1. Implement a Public-Private Partnership and delink ownership from government
2. Bring in international management consultant
3. Move headquarters, use present premises for revenue
4. Urgently resolve shortage of pilots

Read also:

New planes, new hope Vijay Lama 

Silver lining in the Nepal sky Hardik Gurung

Royal Nepal and Corruption Artha Beed 

Flying the flag Vijay Lama

Royal Nepal Airlines battles battered image Pragya Shrestha  

Swiss chaitya

Tuesday, January 27th, 2015


Himal Khabarpatrika, 18-24 January

When Alain Bordier, founder of Alain Bordier Foundation wanted to build a Nepali-style Lichchhavi Chaitya within the premises of the Tibet Museum in Gruyères in Switzerland, he contacted Nepali art connoisseur, Ulrich von Schroeder.

He couldn’t afford to build an elaborate Chaitya (stupa) and an exact replica would invite unnecessary legal hassles, so he suggested getting a Nepali over to build a new Purna Chaitya in Nepal and take it to Switzerland.

Architect Rajan Shrestha from Bhaktapur integrated the designs of the hemispherical dome of a Chaitya outside Kuthubaha and Chabahil for the base of Kinnari Statue. Enshrined with precious gems, the sculpture’s base was to be carved with Nepali and Newari inscriptions.

With the design part complete, they had to find an artist for the job. Placing ads in newspapers was not only time consuming but also expensive so they went around Patan looking for someone. Finally, they met Santalal Dyahkhah Jyapu in Khokana, an artist whose skills, perseverance, passion and humility far outweighed his lack of a formal degree in art.

Their search for an appropriate stone for the sculpture took them even longer than the search for the sculptor. But, after seven months they located a stone in a quarry located 4km west of Pharping that was perfect size and

Although the Chaitya was carved in four months, finding a way to smoothening the surface with sand-blasting the surface took some time. The completed Chaitya was finally taken to Switzerland and installed according to ritual by a Tibetan Kagyu Lama last year.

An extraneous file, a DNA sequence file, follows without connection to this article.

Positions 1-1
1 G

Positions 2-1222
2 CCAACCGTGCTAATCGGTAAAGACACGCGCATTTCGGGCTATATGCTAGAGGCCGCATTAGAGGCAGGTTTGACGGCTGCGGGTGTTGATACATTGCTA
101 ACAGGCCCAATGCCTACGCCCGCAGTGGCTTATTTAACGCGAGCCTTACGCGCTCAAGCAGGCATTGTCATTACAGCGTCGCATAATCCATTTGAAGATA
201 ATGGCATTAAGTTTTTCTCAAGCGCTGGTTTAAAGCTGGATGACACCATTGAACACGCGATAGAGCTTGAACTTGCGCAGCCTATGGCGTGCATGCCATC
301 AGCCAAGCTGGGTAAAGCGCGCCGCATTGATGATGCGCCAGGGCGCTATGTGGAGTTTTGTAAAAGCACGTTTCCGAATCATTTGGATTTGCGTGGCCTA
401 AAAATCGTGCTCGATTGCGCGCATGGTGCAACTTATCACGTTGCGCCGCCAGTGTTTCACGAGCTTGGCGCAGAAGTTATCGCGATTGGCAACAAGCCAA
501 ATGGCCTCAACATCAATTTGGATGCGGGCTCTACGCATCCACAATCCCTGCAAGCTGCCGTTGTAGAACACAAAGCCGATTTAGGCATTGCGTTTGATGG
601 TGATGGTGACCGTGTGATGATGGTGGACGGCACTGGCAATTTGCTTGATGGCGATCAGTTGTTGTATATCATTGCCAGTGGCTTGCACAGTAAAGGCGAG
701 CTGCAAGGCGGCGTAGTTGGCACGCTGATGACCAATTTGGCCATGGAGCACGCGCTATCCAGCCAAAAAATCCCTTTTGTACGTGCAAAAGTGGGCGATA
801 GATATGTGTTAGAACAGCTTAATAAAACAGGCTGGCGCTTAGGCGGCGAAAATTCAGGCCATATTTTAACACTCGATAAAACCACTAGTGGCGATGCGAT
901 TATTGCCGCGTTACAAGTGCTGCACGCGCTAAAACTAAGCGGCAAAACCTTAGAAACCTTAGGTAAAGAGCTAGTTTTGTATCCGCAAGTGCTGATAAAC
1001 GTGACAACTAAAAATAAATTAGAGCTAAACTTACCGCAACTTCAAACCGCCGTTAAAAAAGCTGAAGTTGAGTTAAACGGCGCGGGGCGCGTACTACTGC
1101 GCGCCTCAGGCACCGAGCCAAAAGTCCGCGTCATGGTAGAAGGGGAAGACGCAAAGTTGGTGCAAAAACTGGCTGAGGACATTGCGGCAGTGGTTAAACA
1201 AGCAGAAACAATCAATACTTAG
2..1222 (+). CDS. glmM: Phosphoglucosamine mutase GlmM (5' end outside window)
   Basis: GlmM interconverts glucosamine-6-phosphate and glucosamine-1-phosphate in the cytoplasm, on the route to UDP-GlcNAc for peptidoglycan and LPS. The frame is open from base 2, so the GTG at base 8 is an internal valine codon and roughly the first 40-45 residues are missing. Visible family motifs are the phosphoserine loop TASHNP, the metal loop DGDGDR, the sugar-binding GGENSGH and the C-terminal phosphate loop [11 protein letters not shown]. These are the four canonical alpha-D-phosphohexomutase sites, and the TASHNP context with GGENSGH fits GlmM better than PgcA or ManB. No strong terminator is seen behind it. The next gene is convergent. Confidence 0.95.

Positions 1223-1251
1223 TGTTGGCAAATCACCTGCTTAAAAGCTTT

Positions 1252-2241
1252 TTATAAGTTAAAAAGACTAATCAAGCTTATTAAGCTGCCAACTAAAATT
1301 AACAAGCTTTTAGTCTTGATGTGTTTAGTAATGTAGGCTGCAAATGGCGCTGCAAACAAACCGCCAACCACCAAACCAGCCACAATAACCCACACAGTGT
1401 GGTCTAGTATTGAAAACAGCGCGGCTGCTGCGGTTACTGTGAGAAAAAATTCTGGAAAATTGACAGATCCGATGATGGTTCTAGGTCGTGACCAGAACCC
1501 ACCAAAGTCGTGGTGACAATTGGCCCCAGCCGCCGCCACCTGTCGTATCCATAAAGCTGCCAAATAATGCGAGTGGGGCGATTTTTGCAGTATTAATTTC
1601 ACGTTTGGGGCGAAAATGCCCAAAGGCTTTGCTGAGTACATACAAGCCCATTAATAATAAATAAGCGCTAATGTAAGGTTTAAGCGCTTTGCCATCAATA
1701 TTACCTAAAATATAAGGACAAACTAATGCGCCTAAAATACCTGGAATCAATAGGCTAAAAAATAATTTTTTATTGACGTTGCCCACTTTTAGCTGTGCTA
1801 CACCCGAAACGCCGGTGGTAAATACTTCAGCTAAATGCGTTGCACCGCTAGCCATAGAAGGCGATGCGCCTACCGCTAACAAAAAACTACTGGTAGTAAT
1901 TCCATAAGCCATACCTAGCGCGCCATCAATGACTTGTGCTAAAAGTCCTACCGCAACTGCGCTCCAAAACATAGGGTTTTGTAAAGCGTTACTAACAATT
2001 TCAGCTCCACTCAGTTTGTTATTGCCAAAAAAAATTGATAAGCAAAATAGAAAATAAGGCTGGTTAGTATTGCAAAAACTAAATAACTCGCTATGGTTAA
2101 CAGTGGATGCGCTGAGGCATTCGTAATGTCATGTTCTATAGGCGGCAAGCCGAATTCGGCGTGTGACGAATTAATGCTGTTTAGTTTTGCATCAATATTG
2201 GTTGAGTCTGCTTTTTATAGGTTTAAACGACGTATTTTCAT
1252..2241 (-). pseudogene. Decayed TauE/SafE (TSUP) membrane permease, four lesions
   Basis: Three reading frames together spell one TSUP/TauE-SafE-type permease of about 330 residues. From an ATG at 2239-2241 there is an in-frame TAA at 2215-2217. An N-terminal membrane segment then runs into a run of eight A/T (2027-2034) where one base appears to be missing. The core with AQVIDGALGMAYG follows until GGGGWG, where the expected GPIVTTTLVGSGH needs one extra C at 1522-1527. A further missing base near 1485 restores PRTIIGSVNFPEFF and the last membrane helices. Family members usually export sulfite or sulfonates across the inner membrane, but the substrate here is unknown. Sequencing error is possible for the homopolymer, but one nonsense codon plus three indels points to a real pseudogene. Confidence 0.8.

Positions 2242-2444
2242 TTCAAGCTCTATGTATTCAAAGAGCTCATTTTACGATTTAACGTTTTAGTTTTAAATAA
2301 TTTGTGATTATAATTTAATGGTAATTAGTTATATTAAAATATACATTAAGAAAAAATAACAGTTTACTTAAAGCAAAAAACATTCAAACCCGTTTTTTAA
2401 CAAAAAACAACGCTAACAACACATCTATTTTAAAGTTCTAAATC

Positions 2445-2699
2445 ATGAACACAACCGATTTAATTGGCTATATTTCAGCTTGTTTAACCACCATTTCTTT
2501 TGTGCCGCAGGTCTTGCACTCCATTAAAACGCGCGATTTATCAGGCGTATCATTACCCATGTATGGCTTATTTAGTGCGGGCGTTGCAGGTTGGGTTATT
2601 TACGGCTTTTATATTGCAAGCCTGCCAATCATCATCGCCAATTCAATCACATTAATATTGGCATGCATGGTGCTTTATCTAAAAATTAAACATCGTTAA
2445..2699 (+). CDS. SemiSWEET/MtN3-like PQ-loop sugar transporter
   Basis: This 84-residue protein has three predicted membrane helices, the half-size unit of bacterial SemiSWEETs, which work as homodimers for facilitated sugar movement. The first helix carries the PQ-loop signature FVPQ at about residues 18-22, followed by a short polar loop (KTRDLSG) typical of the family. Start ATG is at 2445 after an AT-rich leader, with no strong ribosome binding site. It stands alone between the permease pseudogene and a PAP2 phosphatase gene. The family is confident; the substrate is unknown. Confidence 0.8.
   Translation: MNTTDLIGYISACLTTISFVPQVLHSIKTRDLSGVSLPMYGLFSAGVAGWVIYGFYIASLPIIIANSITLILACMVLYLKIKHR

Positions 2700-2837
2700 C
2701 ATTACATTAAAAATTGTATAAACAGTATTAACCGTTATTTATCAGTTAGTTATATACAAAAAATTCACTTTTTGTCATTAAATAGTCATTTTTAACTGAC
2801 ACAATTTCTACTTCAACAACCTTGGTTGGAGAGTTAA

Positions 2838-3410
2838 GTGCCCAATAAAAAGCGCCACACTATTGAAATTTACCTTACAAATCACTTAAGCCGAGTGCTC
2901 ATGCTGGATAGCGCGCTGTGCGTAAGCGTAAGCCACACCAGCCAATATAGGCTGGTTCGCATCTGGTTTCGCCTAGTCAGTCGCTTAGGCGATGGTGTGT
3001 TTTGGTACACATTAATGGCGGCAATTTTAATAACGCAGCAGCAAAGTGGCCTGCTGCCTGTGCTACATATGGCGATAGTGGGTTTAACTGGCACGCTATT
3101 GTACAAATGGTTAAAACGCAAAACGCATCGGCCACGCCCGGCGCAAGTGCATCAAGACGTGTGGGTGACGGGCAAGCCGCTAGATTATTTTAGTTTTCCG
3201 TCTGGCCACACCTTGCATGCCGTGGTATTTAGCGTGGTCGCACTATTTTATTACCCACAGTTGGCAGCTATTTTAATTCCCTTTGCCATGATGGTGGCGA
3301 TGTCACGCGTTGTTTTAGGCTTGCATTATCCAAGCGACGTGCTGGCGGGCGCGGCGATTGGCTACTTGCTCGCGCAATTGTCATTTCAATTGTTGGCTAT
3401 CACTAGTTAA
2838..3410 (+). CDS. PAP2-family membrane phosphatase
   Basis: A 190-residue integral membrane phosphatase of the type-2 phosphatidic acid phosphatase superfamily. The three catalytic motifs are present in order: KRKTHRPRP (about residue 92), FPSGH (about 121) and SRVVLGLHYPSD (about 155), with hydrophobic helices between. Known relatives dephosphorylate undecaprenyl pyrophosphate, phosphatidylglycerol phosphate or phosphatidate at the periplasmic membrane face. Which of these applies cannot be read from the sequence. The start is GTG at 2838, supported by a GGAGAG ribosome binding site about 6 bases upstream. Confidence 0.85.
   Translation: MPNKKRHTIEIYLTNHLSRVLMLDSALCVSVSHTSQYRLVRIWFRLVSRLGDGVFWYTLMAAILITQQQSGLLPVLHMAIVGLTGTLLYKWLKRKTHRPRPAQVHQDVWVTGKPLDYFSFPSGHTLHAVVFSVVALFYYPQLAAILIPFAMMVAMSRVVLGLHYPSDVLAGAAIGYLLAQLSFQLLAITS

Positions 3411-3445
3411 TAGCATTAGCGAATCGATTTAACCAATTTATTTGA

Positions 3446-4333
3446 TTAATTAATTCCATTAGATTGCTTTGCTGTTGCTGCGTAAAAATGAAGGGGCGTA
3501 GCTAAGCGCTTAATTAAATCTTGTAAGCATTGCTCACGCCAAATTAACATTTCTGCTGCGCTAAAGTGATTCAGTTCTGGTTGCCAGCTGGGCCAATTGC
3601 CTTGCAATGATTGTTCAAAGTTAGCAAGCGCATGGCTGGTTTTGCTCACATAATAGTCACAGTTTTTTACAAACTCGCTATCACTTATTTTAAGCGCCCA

Read the original story 





Maoists now target Nembang

Monday, January 26th, 2015

Analysis by Om Astha Rai

It is puzzling why the Maoists have decided to focus on CA Chair Subhas Nembang and not UML Chair KP Oli as their next target. Nembang is a fair and objective Chair who has played by the book. In fact, despite opposition from the NC and others, he gave the Maoists the 10 days they demanded to effectively extend the tenure of the Assembly beyond 22 January.

Earlier this month he said he was ready to sacrifice his “gentleman image” for the sake of a consensus on the contentious issues of the new constitution.

On 1 January, Nembang sought mandate to prepare the constitution’s first draft if the parties failed to forge a consensus in four days time, as per their mutual agreement last year.

“It’s not the best way out, but I am ready to face all the consequences,” he said.

Being a seasoned politician, Nembang knew that although he was left with no options, taking the process of voting forward would open him up to accusation of being biased to his own UML party.